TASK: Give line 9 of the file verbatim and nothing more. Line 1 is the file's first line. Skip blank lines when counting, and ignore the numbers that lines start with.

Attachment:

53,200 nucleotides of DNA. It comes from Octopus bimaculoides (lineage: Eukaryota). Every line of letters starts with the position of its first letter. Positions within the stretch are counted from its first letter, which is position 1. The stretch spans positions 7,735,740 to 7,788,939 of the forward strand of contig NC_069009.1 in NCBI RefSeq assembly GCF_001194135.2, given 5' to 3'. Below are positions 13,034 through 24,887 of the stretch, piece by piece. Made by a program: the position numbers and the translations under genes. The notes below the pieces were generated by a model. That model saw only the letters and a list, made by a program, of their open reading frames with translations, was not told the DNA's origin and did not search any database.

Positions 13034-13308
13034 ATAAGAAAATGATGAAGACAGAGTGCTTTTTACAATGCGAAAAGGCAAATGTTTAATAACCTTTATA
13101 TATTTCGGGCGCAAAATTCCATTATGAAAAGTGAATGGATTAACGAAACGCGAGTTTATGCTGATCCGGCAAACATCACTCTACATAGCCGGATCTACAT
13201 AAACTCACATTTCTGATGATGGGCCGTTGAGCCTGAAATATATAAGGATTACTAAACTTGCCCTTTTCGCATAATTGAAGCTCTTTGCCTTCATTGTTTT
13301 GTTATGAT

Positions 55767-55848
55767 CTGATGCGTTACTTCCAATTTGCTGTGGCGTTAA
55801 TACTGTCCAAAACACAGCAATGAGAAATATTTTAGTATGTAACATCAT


55801 TACTGTCCAAAACACAGCAATGAGAAATATTTTAGTATGTAACATCAT